I have received this week a wonderful email by a colleague who called himself an 'amateur researcher' and who asked me a few questions on my research. I thought I should share my answer to the blogger community:
thanks for your email - the greatest thing in scholarship today, in an age of the internet, is the democratization process of scholarship. While it was an ivory box type activity in the past where people were mostly prevented from contributing to the discourse, if they had not gone through the limiting and controlling/controlled process of institutions, which themselves where directed by ideologically oriented gate keepers, today the best of scholarship comes from what you describe as 'amateur researchers'. In my ears this is a title which has high accolades. Do keep it and be proud of it.
I'll check out your websites and blogs and will see whether I can contribute anything of interest to them, as you know, I am also blogging, if time allows.
On the Jesus-question, I am divided as per yet, whether and what of him was historical. All I know is, so far, that prior to the end of the second century, neither Jews nor the people who were called Christians (and perhaps saw themselves rather as Jews or Romans) were particularly interested in a historical Jesus. Paul knows (or at least tells us) almost next to nothing about the historical Jesus (except that he was born of a woman, had a meal with his disciples, died on the cross), but gives no hint at any miracles, stories, narratives ... None of the early Christians seems to miss such information. The first one who brings about all of that is Marcion (who also provides us with Paul's letters), but curiously enough, he himself is not interested in the historicity of Jesus. On the contrary, with his Gospel, Marcion only introduces the Jesus who comes 'from above' into the political and geographical history, in order to let us know the non-sense of history: A history which does not grasp the non-historical Jesus, a history which kills the non-historical Jesus, as any history kills all its creatures without exception. Life, eternal life, salvation, if we like, is beyond history - this is the message of this first Gospel. No surprise, that people, deeply rooted in a social and religious tradition which takes itself back 'ab urbe condita' and/or to Mose and the miraculous exodus got unsettled by Marcion's message and do, what Marcion criticizes, namely link his Gospel back to the Jewish Scriptures, create (in our critical, scholarly reading today, a-historical) youth stories of Jesus, add (non-historical) historical informations (like Luke's Tetrachs) etc.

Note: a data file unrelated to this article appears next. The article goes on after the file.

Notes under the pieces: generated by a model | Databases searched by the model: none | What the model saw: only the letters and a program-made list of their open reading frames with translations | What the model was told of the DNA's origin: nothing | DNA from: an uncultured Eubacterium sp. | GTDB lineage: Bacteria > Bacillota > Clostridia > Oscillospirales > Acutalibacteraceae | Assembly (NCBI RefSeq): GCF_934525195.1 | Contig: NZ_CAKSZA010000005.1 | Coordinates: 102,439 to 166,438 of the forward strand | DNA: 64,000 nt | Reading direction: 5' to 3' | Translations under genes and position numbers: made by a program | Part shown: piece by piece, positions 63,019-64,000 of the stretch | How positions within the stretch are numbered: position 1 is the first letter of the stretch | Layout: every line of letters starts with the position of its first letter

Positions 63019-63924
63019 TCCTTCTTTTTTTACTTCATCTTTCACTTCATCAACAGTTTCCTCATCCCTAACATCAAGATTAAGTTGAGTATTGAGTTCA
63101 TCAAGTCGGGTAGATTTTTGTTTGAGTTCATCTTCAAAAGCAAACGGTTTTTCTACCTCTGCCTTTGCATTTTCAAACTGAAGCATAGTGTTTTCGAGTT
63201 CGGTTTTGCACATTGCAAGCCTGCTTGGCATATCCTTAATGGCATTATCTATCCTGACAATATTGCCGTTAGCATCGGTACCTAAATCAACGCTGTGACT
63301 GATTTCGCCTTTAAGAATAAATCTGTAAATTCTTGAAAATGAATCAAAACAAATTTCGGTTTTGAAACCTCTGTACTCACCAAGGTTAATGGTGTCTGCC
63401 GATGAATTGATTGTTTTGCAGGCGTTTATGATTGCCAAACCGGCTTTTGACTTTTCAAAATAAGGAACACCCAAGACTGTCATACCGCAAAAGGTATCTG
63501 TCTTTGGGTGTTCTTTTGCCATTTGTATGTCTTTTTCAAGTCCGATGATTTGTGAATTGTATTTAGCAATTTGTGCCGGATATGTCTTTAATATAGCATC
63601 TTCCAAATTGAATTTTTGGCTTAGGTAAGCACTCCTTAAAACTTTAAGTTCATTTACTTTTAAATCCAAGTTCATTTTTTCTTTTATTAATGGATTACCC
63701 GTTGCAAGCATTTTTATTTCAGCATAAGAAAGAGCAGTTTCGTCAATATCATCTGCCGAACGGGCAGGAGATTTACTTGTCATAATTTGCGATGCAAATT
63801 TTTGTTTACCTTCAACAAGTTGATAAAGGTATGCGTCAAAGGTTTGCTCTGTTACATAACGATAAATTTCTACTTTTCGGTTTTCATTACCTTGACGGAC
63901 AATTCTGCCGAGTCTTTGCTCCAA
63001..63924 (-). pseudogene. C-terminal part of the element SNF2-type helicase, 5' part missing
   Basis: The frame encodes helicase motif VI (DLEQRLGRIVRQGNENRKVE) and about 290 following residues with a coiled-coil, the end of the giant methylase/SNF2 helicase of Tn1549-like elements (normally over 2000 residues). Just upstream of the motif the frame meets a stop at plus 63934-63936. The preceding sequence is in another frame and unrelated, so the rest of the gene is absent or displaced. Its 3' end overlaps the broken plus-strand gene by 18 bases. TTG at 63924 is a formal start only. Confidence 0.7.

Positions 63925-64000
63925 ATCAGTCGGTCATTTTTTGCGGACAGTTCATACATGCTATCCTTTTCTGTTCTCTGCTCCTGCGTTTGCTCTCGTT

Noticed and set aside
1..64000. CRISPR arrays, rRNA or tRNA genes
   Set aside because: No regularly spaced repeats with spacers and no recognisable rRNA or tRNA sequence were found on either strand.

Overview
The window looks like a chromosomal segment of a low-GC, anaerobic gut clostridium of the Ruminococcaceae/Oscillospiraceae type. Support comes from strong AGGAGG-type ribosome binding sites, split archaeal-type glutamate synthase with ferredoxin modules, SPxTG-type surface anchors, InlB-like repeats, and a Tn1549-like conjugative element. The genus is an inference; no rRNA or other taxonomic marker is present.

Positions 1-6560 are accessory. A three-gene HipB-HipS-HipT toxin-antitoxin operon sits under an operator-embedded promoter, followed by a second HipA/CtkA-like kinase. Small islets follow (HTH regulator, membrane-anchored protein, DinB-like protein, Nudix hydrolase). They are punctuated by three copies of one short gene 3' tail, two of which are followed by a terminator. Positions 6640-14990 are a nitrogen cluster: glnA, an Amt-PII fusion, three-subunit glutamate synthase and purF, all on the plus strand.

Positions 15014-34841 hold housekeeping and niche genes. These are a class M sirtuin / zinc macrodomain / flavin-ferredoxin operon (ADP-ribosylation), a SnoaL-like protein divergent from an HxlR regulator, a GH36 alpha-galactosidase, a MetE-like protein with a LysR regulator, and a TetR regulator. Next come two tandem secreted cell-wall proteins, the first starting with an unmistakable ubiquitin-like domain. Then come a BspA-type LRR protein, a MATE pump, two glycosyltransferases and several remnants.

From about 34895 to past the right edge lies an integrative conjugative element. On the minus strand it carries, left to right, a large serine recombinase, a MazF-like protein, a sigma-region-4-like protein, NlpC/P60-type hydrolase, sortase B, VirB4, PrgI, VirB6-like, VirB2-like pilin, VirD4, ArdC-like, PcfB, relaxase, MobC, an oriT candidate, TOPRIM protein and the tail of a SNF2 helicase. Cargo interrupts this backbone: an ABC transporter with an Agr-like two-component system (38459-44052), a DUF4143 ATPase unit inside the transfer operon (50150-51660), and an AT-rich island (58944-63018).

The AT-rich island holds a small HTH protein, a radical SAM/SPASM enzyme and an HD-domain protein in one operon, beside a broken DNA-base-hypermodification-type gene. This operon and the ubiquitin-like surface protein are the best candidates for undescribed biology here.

Historicizing of events, in the history of religion, usually is a tendency that sets in rather later, when either new social and political needs (like the second Jewish war) occur, or when memories are fading (and in oral societies memories lasted longer, than today). This is one of the reasons why I think, the early dating of written Gospels would be an anomaly in this regard, and my own reading of these texts as second century literature, negotiating the identity of Christians after the disastrous second Jewish war also make more sense. Set against this political and social background, the struggle for finding a 'third way', for self-definition, the Gospels become part of the writings of apologies.
When, therefore, today people approach the question of the 'historical Jesus', they should be aware that they are anachronistically imparting a question into the first two hundred years where this interest was largely absent, at least amongst those people who were soon to become known and singled out, apparently mostly against their will - Paul persecutes them, people in Antioch call them by the shame name 'Christians', a few Roman voices know them by this name, but apparently none has applied as a self-designation until Marcion's in his Antitheses, and following him, Pseudo-Ignatius. Hence, the strong alignment of today's scholarship with the apologetic tendency and tradition of the late 2nd and early 3rd century with prominent examples like Harnack and his contemporary followers. Yet, with a more critical sense, we can go beyond this state of research and dig deeper into the second and first century, to see the enormous interest on an angelic and mythical figure of Christ who has been seen like a redeemer, perhaps in line with those kings and Emperors who were regarded as super-historical heroes (the Persian king Kyros who in Jes. 45:1 becomes the Jewish Messiah, Alexander the Great, Augustus) or aspired to be like them (including the Messianic figure of Bar Kokhba). Why would people want them to be historically determined people - I think, it is more a modern and contemporary concern and a concern for people who need to define themselves within a particular historical and political situation as a self-defence, something we find around the mid second century, driving the writings of subsequent decades.